Lower plasma NT-proBNP levels common in black patients
Black patients had lower plasma N-terminal pro-B-type natriuretic peptide levels compared with white patients, according to a study published in JAMA Cardiology.
Higher NT-proBNP levels were linked to an increased rate of CV mortality and all-cause mortality in healthy white and black patients.
Navkaranbir S. Bajaj, MD, MPH, clinical fellow in radiology at Brigham and Women’s Hospital, and colleagues analyzed data from 1,998 patients (median age, 63 years; 49% black; 49% women) from the REGARDS study. Patients were excluded if they had prevalent CVD, missing NT-proBNP measurements or HF.
Black patients had lower NT-proBNP levels (46 pg/mL) compared with white patients (60 pg/mL; P < .001). After multivariate adjustment, NT-proBNP levels were 27% lower in black patients vs. white patients (beta = –0.32; 95% CI, –0.4 to –0.24; P < .001).
Among all three cohorts, black patients had NT-proBNP levels that were 35% lower than white patients (P < .001).
The multivariable-adjusted model of patients from the REGARDS study showed that for every 1-standard deviation higher log NT-proBNP, the risk for death increased by 31% (HR = 1.31; 95% CI, 1.11-1.54), which was driven by the link between CV mortality and NT-proBNP (HR = 1.69; 95% CI, 1.19-2.41).
After adjusting for established risk factors, race and NT-proBNP levels did not interact with all-cause mortality (P = .96) and CV mortality (P = .36).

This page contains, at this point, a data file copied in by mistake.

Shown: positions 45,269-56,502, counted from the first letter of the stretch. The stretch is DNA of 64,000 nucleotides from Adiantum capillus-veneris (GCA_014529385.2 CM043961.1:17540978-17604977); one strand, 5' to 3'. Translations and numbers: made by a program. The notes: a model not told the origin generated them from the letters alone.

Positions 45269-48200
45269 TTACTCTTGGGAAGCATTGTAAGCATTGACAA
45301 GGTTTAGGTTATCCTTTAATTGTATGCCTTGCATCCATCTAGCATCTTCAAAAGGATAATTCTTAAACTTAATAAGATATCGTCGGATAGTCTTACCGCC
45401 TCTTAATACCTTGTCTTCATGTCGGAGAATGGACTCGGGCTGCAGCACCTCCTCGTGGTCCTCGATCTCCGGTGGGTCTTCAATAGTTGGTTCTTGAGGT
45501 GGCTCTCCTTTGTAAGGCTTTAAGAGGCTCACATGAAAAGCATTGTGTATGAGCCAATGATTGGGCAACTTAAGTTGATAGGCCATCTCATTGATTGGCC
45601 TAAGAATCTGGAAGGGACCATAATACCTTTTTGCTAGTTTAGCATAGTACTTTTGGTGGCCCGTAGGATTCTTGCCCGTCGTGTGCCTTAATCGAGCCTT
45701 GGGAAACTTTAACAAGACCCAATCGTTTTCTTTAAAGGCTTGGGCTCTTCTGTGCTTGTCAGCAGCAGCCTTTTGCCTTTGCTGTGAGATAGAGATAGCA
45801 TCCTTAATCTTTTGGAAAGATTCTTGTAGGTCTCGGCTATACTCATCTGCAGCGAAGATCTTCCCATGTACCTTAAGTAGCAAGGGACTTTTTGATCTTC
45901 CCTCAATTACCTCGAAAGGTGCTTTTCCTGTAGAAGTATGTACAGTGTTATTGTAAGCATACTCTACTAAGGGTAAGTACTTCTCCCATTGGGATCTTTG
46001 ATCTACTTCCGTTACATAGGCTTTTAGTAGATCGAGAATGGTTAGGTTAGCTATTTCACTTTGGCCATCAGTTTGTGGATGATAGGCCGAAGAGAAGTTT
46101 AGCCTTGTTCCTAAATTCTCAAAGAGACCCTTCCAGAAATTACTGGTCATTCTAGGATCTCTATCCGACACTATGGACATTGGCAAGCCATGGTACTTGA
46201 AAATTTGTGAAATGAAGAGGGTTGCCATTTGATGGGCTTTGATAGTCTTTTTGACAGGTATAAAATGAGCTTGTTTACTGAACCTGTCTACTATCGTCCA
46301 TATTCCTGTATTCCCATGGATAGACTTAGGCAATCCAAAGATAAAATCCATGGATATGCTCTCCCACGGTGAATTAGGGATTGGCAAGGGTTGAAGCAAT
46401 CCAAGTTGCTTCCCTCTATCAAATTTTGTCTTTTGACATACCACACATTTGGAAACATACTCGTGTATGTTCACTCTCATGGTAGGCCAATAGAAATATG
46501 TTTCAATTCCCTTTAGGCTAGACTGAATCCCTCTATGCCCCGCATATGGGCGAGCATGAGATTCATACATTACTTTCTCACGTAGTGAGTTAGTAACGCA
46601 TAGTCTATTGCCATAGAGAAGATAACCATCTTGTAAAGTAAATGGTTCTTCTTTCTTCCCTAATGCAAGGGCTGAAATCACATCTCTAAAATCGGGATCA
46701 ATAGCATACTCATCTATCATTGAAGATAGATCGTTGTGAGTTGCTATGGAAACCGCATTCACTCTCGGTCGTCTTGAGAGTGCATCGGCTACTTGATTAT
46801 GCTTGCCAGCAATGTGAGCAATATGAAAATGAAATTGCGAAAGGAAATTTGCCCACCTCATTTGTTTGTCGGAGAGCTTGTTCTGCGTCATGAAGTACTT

“Our findings suggest that NT-proBNP levels are lower in black vs. white individuals, which makes the argument for reporting race-specific NT-proBNP values in individuals free of prevalent CV and renal disease,” Bajaj and colleagues wrote. “This finding is particularly relevant since American College of Cardiology and American Heart Association guidelines provide cutoff values of NT-proBNP levels that are not stratified by race to rule out heart failure in ambulatory patients.”
“These emerging data underscore the important influence of noncardiac factors on the natriuretic peptide system, but further studies are needed to understand the underlying mechanisms,” Thomas J. Wang, MD, director of the division of cardiovascular medicine, physician-in-chief at Vanderbilt Heart and Vascular Institute, professor of medicine and Gottlieb C. Friesinger II chair in cardiovascular medicine at Vanderbilt University Medical Center in Nashville, wrote in a related editorial. “For instance, it is unknown whether race/ethnicity, obesity and genotype affect the natriuretic peptides vs. altered production, clearance or both.” – by Darlene Dobkowski
Disclosures: The study authors and Wang report no relevant financial disclosures.